But, another issue looms up: our forgiveness of others who have wronged us! That may be harder!  In our hearts, we cannot nourish angry bitterness, grudges, and vindictiveness against other people (cf. verses 14, 15).

That would make us hypocrites. How can we expect a perfect God to forgive us sinful children, if in our pride we do not forgive others?

Dealing With Temptation

Jesus said to pray, “And do not lead us into temptation, but deliver us from evil” (verse 13). God does not tempt us to sin (James 1:13). You and I live in a sea of temptation. We are tempted to sin by the world, our own sinful nature, and Satan with his hordes. 

We are desperately weak, and need God’s strength, grace, wisdom, guidance, and correction to wade through the minefields of temptation we daily face. However, sometimes God permits testing in our lives that our faith and character will become stronger (cf. James 1:2-4; 1 Peter 1:3-9). He wants our growth and development as Christians.


Jesus ended His instruction by saying, “For Thine is the kingdom, and the power, and the glory, forever. Amen” (verse 13). Praise means to express our admiration, approval or gratitude to Him. The Psalms give abundant illustration on how to praise God. 

Finally, God is not embarrassed to hear and answer our heartfelt and sincere prayer that is offered up in persistent faith (James 1:5, 6; 5:13-18). Remember, He is our perfect Father who loves us and enjoys our company, conversation, and fellowship. That is what fathers do.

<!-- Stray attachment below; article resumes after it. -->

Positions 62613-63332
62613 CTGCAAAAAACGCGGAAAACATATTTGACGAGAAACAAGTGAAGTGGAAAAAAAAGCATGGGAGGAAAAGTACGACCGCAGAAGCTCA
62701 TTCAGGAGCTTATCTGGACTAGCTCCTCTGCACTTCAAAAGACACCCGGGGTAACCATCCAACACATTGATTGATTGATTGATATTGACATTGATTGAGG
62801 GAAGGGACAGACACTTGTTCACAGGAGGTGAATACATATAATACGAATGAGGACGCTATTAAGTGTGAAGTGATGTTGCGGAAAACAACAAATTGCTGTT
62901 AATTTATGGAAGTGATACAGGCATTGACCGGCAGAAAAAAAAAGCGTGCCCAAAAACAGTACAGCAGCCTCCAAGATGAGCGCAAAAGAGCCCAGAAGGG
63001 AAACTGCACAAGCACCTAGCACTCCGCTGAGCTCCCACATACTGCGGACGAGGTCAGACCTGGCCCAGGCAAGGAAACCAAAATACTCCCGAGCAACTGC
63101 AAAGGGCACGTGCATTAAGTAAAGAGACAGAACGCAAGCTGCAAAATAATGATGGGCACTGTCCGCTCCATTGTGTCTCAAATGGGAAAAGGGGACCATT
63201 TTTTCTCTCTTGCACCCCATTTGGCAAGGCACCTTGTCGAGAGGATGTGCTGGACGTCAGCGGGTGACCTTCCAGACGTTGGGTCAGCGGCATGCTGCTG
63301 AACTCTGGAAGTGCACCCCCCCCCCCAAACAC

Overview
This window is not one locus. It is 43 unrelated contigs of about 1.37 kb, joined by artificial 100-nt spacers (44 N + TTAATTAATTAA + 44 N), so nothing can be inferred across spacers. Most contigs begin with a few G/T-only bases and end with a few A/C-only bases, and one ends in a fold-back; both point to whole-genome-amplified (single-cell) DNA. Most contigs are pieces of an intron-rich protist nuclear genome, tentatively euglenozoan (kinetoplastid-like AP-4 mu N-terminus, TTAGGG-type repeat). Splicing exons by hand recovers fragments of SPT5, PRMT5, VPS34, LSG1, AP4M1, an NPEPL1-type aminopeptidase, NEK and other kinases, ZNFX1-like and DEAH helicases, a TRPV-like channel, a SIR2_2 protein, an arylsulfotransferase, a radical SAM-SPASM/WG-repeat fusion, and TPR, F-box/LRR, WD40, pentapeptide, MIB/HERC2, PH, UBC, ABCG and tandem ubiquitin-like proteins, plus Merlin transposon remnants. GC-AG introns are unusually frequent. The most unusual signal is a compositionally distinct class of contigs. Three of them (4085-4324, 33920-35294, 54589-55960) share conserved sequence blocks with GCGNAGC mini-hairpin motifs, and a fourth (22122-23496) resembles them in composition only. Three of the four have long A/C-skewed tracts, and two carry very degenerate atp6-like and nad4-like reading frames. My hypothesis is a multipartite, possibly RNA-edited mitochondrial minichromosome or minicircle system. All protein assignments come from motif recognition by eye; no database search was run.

For further study, I would recommend you study the great prayers of the Bible, such as Daniel 9:3-19, Jesus in John 17, or David in 1 Chronicles 29:10-19. Herbert Lockyer has an older but great book entitled All the Prayers of the Bible.


1. How does Jesus characterize the Christian’s relationship with God?

2. Why do you suppose God might be interested in communicating with us?

3. Based on the article, and the various verses listed, what are some conditions to answered prayer?

4. How would you describe prayer?

5. What are some benefits to prayer? 

6. How often should we pray? (1 Thessalonians 5:17).

7. Did Jesus consider prayer to be important? _____ Explain the reasons for your answer in your own words. (Luke 22:31, 32; 40-46).

8. When would be a good time in your schedule to regularly pray?

9. What most stood out to you in this study? Explain in some detail.

10. How important do you think prayer is to you?